“I’ve always been in the public facing communications roles for the organizations I’ve been involved in but I’ve always had a different approach to communications,” said Oliver. “That it’s not the pretty PowerPoint people but that your communications folks should be in the room when you’re developing policy because let’s say you want to triple tuition. I can’t put a pretty face on that. The question is, why are we tripling tuition. And if I know the questions that are going to be asked then perhaps we can come up with different answers and then I’ll present those.”

Oliver seemed to use his knowledge of the media game as an advantage during the campaign so that he could remain one step ahead of the next question he’d face.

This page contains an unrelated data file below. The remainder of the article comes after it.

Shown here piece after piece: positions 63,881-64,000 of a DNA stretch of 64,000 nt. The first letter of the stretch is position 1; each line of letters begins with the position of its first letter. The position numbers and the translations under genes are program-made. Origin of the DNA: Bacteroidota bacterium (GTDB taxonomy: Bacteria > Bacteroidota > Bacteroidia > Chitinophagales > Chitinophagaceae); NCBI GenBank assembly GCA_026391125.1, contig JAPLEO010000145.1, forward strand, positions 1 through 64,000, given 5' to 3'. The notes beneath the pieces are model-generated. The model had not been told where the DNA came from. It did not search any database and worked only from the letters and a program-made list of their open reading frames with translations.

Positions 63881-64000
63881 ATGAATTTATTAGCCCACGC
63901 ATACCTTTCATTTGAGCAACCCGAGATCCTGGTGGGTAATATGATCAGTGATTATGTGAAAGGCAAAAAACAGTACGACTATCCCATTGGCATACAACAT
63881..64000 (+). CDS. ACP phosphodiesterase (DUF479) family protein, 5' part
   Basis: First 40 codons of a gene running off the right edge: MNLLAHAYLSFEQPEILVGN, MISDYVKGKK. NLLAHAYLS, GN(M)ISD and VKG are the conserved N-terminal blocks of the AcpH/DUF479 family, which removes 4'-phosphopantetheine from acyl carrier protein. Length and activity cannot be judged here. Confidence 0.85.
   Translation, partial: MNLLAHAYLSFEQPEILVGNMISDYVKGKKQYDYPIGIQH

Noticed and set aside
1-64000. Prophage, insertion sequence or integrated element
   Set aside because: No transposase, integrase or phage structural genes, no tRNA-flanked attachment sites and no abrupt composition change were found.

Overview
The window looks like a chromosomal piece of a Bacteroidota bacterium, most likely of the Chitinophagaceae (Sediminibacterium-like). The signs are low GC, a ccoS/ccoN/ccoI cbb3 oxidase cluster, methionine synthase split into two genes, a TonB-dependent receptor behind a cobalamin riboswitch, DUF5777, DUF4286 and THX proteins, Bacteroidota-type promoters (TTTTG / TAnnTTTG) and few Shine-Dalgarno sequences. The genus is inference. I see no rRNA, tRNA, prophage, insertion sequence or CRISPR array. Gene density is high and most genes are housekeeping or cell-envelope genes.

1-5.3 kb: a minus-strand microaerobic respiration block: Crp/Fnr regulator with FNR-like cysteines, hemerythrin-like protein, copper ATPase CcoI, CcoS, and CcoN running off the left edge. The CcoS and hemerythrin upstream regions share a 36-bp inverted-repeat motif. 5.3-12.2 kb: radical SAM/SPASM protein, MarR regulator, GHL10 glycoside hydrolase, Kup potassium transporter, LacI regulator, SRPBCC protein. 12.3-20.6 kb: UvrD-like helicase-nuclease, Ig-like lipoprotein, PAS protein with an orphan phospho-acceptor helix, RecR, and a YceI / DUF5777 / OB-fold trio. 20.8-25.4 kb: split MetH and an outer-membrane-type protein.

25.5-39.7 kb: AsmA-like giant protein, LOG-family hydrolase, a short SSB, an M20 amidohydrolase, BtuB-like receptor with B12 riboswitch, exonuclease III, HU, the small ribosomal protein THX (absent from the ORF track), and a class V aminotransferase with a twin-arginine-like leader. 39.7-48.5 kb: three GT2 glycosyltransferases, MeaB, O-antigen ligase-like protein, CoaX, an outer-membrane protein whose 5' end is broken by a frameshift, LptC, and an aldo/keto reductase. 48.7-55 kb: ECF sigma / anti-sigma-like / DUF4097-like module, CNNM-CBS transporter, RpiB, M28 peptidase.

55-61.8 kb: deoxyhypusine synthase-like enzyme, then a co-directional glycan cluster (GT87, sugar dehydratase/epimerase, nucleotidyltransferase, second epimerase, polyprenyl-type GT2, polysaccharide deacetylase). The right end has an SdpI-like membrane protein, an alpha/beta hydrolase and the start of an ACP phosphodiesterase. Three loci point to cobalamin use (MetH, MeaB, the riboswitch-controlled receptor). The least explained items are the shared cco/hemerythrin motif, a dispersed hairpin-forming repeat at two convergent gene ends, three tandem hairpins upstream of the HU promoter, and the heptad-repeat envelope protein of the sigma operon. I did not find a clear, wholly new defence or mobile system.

At the Better Mobility Forum hosted by the Bicycle Coalition of Greater Philadelphia in the Friends Center, Oliver didn’t dodge questions when others did.

“Most of the time, people’s questions weren’t answered. And then I answered,” Oliver said. “That was enough to get people to say, ‘hey who’s that? Because he answered my question.’ Even if they didn’t like the answer, they knew that they had gotten a direct response.”

Doug Oliver (middle seated) at the Better Mobility Mayoral Forum.

Doug Oliver (middle seated) at the Better Mobility Mayoral Forum. (Photo Credit: Matt Cassidy)

In 2004, Oliver joined PGW as the director of communications. The job originally consisted of public relations and press release management. After a while, he said the position evolved into more of an outreach to the community and eventually city council.

This is where he would meet mayor Michael Nutter who served as a councilman at the time.